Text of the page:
— “We’ve played 20 games, he has four 40-point games and a 50-point game already.” (Note: Curry now has five 40-point games after scoring 44 points in Toronto on Saturday.)
— “He’s made at least eight threes in four games.”
(Note: Curry now has five 40-point games after scoring 44 points in Toronto on Saturday, and he made nine threes in that game.)
After listening to all of this, I decided to head over to Basketball-Reference to see if I could find some interesting statistics of my own. I didn’t come up with much beyond what Simmons noted (my apologies if Simmons got his stats from another source), but here’s what I found.
I put in a query to see who had surpassed 700 points, 100 rebounds and 100 assists in his first 22 games since the 1985-86 season (the first season Basketball-Reference was able to locate full game logs, instead of just points, field goals made and free throws). Here’s what came up.
- Michael Jordan (1987-88): 755 points, 113 rebounds, 150 assists, 888 minutes
- Michael Jordan (1988-89): 766 points, 178 rebounds, 128 assists, 909 minutes
- Michael Jordan (1989-90): 725 points, 175 rebounds, 146 assists, 852 minutes
- Stephen Curry (2015-16): 712 points, 108 rebounds, 128 assists, 755 minutes
That’s it. That’s the list. Again, this is since 1985-86, but three nuclear seasons from young MJ is pretty good company.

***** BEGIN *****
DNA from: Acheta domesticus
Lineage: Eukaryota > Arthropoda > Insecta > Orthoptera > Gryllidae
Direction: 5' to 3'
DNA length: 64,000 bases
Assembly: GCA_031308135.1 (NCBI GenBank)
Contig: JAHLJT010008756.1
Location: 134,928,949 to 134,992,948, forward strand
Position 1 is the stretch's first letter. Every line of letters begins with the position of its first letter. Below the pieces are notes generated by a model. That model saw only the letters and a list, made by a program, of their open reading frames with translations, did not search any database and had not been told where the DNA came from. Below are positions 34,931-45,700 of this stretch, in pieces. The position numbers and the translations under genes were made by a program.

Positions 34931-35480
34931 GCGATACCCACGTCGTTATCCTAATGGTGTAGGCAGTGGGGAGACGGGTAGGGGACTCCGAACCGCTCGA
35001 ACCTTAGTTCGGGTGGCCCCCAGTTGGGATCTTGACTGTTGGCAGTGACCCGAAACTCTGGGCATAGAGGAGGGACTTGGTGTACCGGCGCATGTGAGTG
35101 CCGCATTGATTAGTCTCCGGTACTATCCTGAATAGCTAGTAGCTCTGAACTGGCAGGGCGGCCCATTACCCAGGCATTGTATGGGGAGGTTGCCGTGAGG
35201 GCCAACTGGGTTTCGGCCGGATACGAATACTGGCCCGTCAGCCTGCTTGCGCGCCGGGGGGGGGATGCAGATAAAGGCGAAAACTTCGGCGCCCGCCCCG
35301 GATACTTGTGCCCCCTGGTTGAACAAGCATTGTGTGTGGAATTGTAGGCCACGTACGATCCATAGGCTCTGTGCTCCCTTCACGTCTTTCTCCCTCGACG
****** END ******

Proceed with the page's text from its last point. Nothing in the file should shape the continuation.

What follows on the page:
I also checked to see how many players scored 712 points in their first 22 games (32.4 ppg). It’s happened 14 times, including Curry this year. Jordan did it four times. Wilt Chamberlain was a three-time member of this group. Kareem Abdul-Jabaar, Tiny Archibald, Adrian Dantley and Allen Iverson did it once.
Who scored the most points in the history of the NBA over the first 22 games of a season? That would be Rick Barry, who scored 726 points in the first 22 games of the 1974-75 season (the Warriors’ last championship before they won in June) and 846 points in the first 22 games of the 1966-67 season. Barry scored at least 40 points in 11 of his first 20 games, including four in a row and seven of nine. His lowest points total was 27 in a 39-point win over the Lakers.
I’m getting off track, but Barry must have been incredible to watch in his second season (and throughout his prime).
There are two story lines going on with this Warriors team right now, since the playoffs are several months away. Obviously the streak is No. 1, since it’s the reason why the Warriors are the biggest story in North American sports. We’ll see how they do against the Pacers tonight. But close behind are these wild Stephtistics. The team seems to be on a mission to make everyone who hinted that they were “lucky” to win the title feel bad about themselves, and Curry is on a mission of his own to back up his MVP award by blowing away the entire field. Maybe the Warriors should thank James Harden.
Curry may not lead the league in minutes if he sits out a fourth quarter every week or two, but he’s certainly on his way to leading the league in points … he’s currently 2.1 ppg ahead of Harden. That’s just one of many stats to follow during this incredible season.